Chicago Police M-plate heads for a final roll call
(photo by Lee Bey)
The venerable "M-plate," the special municipal license plate bearing the prefix 'M'‚ that has been affixed to police cars for generations, is being slowly retired by the Chicago Police Department this year, according to a spokesman.
Its replacement? A new state-issued "MP" (for "Municipal Police") plate‚ similar to those now being used by other Illinois municipal police departments. Police spokesman Roderick Drew said the department this year began putting the new plates on the Chevy Tahoe SUVs that are being phased in to replace the aged Ford Crown Victoria as squad cars.
"It looks like as they get them in, they'll [equip] them with the new plates," he said.
Hundreds of non-law enforcement city vehicles bear the M-plate and would be unaffected by the change. But since at least the 1950s, the M plate-equipped squad car has been one of the more enduring, albeit minor, Chicago symbols. The 1980s TV show "Hill Street Blues" was supposed to have been set in an unnamed big city, but darn if millions of views see didn't see a rather Chicago-looking "Metro Police" car -- M-plate and all -- staring at them each week in the show's intro.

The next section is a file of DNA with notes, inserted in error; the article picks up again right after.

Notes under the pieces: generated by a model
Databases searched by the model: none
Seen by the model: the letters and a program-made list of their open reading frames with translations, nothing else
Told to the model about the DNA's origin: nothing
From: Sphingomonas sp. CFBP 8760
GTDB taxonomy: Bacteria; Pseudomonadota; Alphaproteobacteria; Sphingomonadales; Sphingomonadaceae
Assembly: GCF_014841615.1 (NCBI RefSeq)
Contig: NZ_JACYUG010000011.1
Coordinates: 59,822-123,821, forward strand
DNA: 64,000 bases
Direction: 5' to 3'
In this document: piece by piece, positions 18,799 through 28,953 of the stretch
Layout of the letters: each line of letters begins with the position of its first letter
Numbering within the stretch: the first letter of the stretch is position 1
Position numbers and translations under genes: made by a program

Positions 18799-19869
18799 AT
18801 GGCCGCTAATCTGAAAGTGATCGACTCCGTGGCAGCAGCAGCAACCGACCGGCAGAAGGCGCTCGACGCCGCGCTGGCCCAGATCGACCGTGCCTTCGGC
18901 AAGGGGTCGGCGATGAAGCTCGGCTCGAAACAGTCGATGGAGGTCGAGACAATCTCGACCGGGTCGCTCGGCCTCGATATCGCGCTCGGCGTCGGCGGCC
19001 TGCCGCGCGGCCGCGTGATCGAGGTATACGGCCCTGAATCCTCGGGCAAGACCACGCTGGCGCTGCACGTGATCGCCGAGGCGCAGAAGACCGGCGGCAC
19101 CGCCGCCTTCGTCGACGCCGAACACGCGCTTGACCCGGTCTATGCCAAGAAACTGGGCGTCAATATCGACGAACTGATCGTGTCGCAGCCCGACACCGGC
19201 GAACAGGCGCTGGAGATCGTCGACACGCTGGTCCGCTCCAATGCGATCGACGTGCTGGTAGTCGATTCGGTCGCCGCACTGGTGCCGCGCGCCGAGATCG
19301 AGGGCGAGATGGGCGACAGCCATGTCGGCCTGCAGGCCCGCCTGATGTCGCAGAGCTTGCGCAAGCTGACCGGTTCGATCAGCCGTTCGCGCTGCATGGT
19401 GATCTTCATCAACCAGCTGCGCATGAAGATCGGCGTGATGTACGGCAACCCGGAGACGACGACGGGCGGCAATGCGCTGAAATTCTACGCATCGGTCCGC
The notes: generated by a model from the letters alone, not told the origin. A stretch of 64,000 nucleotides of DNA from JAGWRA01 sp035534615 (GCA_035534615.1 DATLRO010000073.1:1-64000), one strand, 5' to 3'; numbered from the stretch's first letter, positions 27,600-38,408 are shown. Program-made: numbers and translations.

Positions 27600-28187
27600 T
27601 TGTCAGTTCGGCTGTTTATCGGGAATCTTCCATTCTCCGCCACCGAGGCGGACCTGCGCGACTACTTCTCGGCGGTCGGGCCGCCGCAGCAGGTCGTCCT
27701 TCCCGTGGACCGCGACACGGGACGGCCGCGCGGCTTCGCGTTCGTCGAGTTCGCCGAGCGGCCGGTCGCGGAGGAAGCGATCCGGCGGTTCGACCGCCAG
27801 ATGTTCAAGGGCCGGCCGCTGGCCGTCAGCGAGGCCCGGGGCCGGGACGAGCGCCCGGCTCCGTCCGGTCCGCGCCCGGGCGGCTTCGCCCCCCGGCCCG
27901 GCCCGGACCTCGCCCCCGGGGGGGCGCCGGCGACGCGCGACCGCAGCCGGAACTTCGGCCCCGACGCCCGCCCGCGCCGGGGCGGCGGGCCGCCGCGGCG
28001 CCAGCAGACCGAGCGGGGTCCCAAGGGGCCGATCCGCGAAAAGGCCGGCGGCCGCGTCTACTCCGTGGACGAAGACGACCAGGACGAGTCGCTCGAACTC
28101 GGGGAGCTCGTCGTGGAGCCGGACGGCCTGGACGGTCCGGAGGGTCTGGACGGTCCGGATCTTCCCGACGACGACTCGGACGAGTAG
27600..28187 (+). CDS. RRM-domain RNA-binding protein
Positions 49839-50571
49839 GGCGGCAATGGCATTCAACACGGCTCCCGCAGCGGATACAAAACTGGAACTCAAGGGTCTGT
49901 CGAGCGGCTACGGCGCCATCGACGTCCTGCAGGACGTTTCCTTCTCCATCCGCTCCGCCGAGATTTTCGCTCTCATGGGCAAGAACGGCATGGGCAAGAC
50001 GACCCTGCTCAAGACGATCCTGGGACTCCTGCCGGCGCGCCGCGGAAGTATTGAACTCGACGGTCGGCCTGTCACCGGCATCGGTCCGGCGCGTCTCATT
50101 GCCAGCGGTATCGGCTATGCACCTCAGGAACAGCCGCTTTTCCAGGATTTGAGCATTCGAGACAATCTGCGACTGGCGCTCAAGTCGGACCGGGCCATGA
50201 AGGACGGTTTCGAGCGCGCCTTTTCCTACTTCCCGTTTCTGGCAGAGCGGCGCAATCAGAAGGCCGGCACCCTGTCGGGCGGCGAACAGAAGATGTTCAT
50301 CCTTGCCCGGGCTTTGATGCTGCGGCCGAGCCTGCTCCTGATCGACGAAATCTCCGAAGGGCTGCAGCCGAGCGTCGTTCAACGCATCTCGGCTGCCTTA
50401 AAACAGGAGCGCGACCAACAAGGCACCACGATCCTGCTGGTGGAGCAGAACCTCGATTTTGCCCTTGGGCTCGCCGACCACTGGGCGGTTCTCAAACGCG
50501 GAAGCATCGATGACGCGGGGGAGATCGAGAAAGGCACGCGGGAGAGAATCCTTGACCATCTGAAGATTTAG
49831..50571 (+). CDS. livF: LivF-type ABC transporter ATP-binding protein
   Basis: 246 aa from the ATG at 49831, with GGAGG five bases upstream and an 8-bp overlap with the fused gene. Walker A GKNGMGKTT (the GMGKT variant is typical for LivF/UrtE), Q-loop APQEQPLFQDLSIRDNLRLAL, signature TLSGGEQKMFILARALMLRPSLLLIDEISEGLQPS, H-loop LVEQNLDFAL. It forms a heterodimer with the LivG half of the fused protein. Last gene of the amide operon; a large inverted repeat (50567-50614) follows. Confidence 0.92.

The plate makes an appearance in the intro of the late 1950s set-in-Chicago TV show "M Squad," starring pre-fame Lee Marvin as police detective Lt. Frank Ballinger. Makes me wonder if the plate inspired the name of the show also:
I'll skip "The Blues Brothers" cop car crash scenes in favor of this clip from the movie pilot of director Michael Mann's brilliant 1980s TV show "Crime Story." The opening scene begins with a close-up of an M-plate and goes on from there. (By the way, the restaurant in the scene, Jansen's,‚ is still on the southwest corner of 99th and Western)